Charles         Ream            Athletic Supplies    41 Jordan Avenue     Palo A 
lto       CA    94304   super 
Donald          Quinn           Quinn's Sports       587 Alvarado         Redwoo 
d City    CA    94063   collection letter 
Jane            Miller          Sport Stuff          Mayfair Mart         Sunnyv 
ale       CA    94086   delux 
Frances         Keyes           Sports Center        3199 Sterling Court  Sunnyv 
ale       CA    94085   super 
Margaret        Lawson          Runners & Others     234 Wyandotte Way    Los Al 
tos       CA    94022   delux 
Lana            Beatty          Sportstown           654 Oak Grove        Menlo 
Park      CA    94025   standard 
(... rows not shown)

DB2 Visual Explain shows the use of a new operator, RPD, to access the Excel data, as shown in Figure 13:

Figure 13. Visual Explain of the mailing list join
Visual Explain of the mailing list join

Let's put this query into a view for future reference. IBM recommends creating views against remote tables as preferred to views on remote views.

Again, from the comport of the db2 command prompt we create the following view:

drop view v_mkt_list; 
create view v_mkt_list (fname, lname, company,  
 addr, city, st,zip, mail_type) as 
 
select x.fname,  
	x.lname,  
	x.company,  
	x.address1,  
	x.city, 
	x.state,  
	x.zipcode, 
	case  
	 when x.customer_num in (select customer_num from rc_mkt )  
	   then 'super'  
	 when i.credit_rank = 1  then 'delux'  
	 when i.credit_rank = 2  then 'standard'  
	  when i.credit_rank = 3  then 'collection letter'  
	 else 'standard'  
	  end  
from rc8_customer x, credit_rating i  
where x.customer_num = i.customer_num  
	and i.customer_num not in  
	 ( select z.customer_num from do_not_mail z) 
;

Dealing with big tables and dirty data

There are two design aspects of federation that pose significant challenges: VLDBs (very large databases), and dirty data. With good planning and architecture these issues can be managed.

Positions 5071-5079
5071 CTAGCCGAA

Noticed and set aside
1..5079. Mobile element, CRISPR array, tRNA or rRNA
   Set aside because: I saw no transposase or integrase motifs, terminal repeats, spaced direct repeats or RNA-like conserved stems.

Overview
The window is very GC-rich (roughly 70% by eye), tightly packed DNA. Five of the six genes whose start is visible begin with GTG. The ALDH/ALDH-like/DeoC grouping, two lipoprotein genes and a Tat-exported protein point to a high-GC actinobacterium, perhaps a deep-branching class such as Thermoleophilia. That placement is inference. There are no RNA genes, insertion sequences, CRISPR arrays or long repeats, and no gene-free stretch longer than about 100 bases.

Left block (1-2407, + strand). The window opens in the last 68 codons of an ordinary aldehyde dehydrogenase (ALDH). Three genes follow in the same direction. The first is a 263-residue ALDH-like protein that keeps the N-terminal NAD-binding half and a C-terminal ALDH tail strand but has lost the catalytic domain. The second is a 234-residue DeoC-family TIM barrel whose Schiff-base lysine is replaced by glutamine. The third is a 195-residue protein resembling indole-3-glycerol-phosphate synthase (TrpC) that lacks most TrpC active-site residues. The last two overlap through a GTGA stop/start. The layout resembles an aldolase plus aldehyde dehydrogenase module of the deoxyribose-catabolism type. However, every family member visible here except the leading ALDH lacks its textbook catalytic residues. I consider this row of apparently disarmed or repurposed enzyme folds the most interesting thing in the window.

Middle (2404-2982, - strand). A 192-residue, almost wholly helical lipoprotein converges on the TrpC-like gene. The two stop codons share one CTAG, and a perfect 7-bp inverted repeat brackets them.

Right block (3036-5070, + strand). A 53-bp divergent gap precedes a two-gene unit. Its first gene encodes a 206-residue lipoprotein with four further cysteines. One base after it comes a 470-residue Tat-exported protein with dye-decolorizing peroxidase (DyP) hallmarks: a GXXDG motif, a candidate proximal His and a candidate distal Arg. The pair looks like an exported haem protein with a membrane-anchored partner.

Big tables

In a VLDB environment, a shared nothing architecture is required to scale up the processing power to perform "boil the ocean" type queries. See my article Simulating MPP Processing on Linux for more information about shared nothing architectures. If we try to join our large database to a remote database, then we have a torrent of data converging on the DB2 Information Integrator server.

There is a simple work-around. Create a table on the shared nothing MPP server and do an insert-select from the remote database into the MPP environment. Then send the join to the MPP environment and enjoy the rapid response, and end-user accolades, of running a highly scalable shared nothing server.

Dirty data

The second issue of federation is "dirty data". No, nothing that exciting, just that customer_number from system A is a household number, which doesn't mean the same at all as customer_number from system B, which is social security number. What's a DBA to do?

The DBA really needs to know the metadata - and apply the right tools to do data scrubbing. There is are wealth of extract, transform, and load (ETL) tools to help with this problem. We shouldn't over-look what DB2 offers in its native form.

The soundex function is a good example of a simple tool that can be used to join names. An attempt to join "LURIE" and "Laurie" and "Luria" would fail. Even if the names were all converted to upper case the join would fail. How can soundex help? It changes all the characters to upper case, compresses out the vowels, and uses a sound matching score for each letter.

Here is a working soundex() example:

create table soundex_test( lname char(18) ) 
DB20000I  The SQL command completed successfully. 
 
insert into soundex_test values  
  ('LURIE'), ('Laurie'), ('Luria') 
DB20000I  The SQL command completed successfully. 
 
select * from soundex_test 
 
LNAME 
------------------ 
LURIE 
Laurie 
Luria 
 
  3 record(s) selected. 
 
 
select soundex(lname) from soundex_test 
 
1 
---- 
L600 
L600 
L600 
 
  3 record(s) selected.

All three names produce the same soundex() result so our join would be successful. You can also write your own user-defined functions to do data scrubbing. A word of caution: if you need the highest possible match rates with the minimal false positives you really need to evaluate the data cleansing products, unless you have way too much free time and enjoy re-inventing the wheel.


Creating XML documents from federated joins

XML has become an excellent format for inter-system communication. What could be better for exchanging than self-describing data? XML certainly suffers from a low signal-to-noise ratio, being quite verbose, but has still gained wide acceptance.